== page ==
Friday, August 10, 2007

Toward a Dialectical Humanist Ecology - A Review of Joel Kovel's "Enemy of Nature"

NEWS & LETTERS, November 2002
Philosophic Dialogue
Toward a dialectical humanist ecology
by Joe Swoboda

There are a number of reasons why I am excited by the release of Joel Kovel's new book THE ENEMY OF NATURE. The first stems from my long-held belief that Marx's humanism contains an implicit (if not explicit) ecological dimension. Shortly after my "'conversion"' to Marxist-Humanism in the late 1980s, which was largely the result of my reading Marx's 1844 ECONOMIC AND PHILOSOPHIC MANUSCRIPTS, it occurred to me that though Marx had done a wonderful job of describing man's/woman's alienation from his/her labor, from the product of his/her labor and from other men and women under capitalism, Marx had hinted at, but did not develop, the theory of alienation as it related to the splitting of men/women from this thing we have come to call "Nature." I felt the 1844 MANUSCRIPTS (and other of Marx's most important works) were ripe for an ecological interpretation. I feel Kovel has finally taken up this project, and I would argue that chapters 3, 5 and 6 of THE ENEMY OF NATURE are the best attempts at connecting Marx's humanism with an ecological vision.

My second interest in Kovel's book derives from my hope that it might provide some philosophic vision to the green movement. Like Kovel, I am a member of the green movement and the Green Party. I joined the Green Party in the Summer of 2001 because I saw that many young people and people who had not otherwise been involved in left activism were being drawn to this new political movement. When I discovered there was a Green Party local active in the Latino immigrant community in which I live, I was also excited by the potential for community-based organizing around issues like housing, gentrification, and immigrants rights.
However I joined with strong reservations. Most prominent among them was my awareness that the Green Party was a reformist organization aimed at working mostly within the confines of the established political process and was therefore self-limiting. I was well aware of the fact that the Green Party could easily become as much a part of the problem as had European social democracy, especially without a more revolutionary vision. This had already happened with the Greens in Europe.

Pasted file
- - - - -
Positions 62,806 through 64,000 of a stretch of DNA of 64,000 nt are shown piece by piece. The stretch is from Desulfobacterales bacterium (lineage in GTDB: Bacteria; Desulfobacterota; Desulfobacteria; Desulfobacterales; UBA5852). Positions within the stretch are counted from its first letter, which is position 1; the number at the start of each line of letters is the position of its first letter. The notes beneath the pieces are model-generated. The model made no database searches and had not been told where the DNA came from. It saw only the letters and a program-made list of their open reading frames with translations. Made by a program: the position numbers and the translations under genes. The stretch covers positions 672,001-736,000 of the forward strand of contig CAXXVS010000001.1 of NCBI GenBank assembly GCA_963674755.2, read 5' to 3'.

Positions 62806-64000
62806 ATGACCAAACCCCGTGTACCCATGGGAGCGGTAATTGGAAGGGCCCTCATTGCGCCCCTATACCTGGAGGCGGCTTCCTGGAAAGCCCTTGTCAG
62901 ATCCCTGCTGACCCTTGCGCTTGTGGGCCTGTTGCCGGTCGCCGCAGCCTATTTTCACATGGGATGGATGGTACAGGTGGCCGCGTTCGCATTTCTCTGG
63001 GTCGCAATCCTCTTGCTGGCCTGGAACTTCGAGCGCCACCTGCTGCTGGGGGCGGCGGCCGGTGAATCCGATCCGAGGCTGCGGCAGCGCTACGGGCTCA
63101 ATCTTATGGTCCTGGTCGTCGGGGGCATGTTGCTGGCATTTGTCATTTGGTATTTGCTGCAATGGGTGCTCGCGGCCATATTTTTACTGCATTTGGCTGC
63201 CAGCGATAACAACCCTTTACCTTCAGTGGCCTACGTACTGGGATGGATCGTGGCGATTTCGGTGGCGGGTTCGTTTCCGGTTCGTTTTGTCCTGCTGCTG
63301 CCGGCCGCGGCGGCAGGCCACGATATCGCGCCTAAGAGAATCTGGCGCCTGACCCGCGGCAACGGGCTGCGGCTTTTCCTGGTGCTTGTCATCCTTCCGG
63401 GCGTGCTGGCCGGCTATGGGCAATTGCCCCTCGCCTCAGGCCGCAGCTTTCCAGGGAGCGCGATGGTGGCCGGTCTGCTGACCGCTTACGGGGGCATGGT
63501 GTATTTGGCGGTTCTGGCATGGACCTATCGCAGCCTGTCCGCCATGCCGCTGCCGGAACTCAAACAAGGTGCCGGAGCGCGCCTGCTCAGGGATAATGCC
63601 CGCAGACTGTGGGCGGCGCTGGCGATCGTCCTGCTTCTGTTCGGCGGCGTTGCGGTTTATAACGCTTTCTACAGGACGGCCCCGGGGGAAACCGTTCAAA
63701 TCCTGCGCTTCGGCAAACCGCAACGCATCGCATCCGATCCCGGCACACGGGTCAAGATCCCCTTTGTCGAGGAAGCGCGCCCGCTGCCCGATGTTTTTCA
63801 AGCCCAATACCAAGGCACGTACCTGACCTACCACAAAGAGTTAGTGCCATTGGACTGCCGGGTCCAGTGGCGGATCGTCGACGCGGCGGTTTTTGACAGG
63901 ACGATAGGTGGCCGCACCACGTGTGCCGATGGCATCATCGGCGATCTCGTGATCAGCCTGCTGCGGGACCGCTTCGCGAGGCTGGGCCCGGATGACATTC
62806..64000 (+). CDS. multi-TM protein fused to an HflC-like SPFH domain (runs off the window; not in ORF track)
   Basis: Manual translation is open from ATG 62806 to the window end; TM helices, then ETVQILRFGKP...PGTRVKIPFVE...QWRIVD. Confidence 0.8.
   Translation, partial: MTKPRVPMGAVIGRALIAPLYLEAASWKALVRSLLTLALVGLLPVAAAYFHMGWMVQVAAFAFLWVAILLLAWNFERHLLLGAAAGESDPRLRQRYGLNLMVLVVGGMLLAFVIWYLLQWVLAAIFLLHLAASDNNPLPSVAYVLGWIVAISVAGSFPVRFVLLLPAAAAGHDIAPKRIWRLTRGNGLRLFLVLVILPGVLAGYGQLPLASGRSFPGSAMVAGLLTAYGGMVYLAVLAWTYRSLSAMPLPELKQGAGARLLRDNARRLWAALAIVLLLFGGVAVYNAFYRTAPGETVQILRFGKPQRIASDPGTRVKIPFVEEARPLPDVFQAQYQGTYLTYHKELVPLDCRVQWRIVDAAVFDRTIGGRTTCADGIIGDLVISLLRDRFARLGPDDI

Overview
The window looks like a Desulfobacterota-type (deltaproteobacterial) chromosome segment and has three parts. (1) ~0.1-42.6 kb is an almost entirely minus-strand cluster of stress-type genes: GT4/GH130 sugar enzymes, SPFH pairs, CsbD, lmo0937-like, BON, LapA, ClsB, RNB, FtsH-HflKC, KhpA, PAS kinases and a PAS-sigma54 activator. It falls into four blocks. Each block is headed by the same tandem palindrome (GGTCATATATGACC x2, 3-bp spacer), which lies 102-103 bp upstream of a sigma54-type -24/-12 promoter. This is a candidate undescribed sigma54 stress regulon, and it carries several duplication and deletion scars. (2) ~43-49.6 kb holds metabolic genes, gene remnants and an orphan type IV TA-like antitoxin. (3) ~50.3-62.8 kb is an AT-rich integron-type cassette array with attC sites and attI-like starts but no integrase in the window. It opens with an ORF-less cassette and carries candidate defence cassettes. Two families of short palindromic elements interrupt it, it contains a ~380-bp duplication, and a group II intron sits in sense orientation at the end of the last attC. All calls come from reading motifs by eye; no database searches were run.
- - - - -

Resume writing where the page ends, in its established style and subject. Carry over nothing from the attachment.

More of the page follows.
Kovel has tried to provide the green movement with a philosophy of revolution that points beyond purely electoral green politics. Chapters 7, 8 and 9 of the work address this issue most particularly. There is another reason that a work like Kovel's is important at the current moment. There are two grim possibilities facing us currently and two potentially great movements that have arisen in response to this situation. The push toward complete corporate world domination (i.e. globalization) has been met with an exciting, if poorly named, anti-globalization movement. Likewise, a new stage of permanent warfare seems to be the likely outcome of the current "war on terrorism." This has been met with a renewed anti-war movement. Both of these movements suffer from a serious lack of theoretical perspective and humanist principals.

With the anti-globalization movement, the problem lies in its pragmatism. A broad-based movement involving every shade of the left from the labor bureaucracy to youth anarchists, it has generally avoided developing any kind of philosophic perspective. The only serious attempt at an anti-globalist philosophy has been Hardt and Negri's EMPIRE--a great book with serious flaws. Kovel's work does a better job addressing many of the issues Hardt and Negri neglect--the reality of state-capitalism and the failure of so-called 20th century "communism" being one of the most important.

In the case of the anti-war movement it is more a dearth of any humanist vision. The most unprincipled and reactionary of left political ideas have seemed to find their home in this movement. What Kovel attempts to offer us is a much-needed philosophy of revolution, and one grounded in the fertile soil of ecosocialism.

Kovel wishes to prove that capitalism is inherently anti-ecological. He tries to make the case that capitalism is the "efficient cause" of the present ecological crisis. Kovel's primary argument is that it is in capital's nature to "grow or die" and that this endless process of self-expansion pushes beyond the ecological limits that are necessary for stable ecosystems. He also argues that at the root of this crisis is the domination of exchange over use-value and the transformation of human beings and other elements of nature into exchangeable commodities. He writes in chapter 3 (pp. 39-40) that capital represents that regime in which exchange-value predominates over use-value in the production of commodities--and the problem with capital is that, once installed, this process becomes self-perpetuating and self-expanding.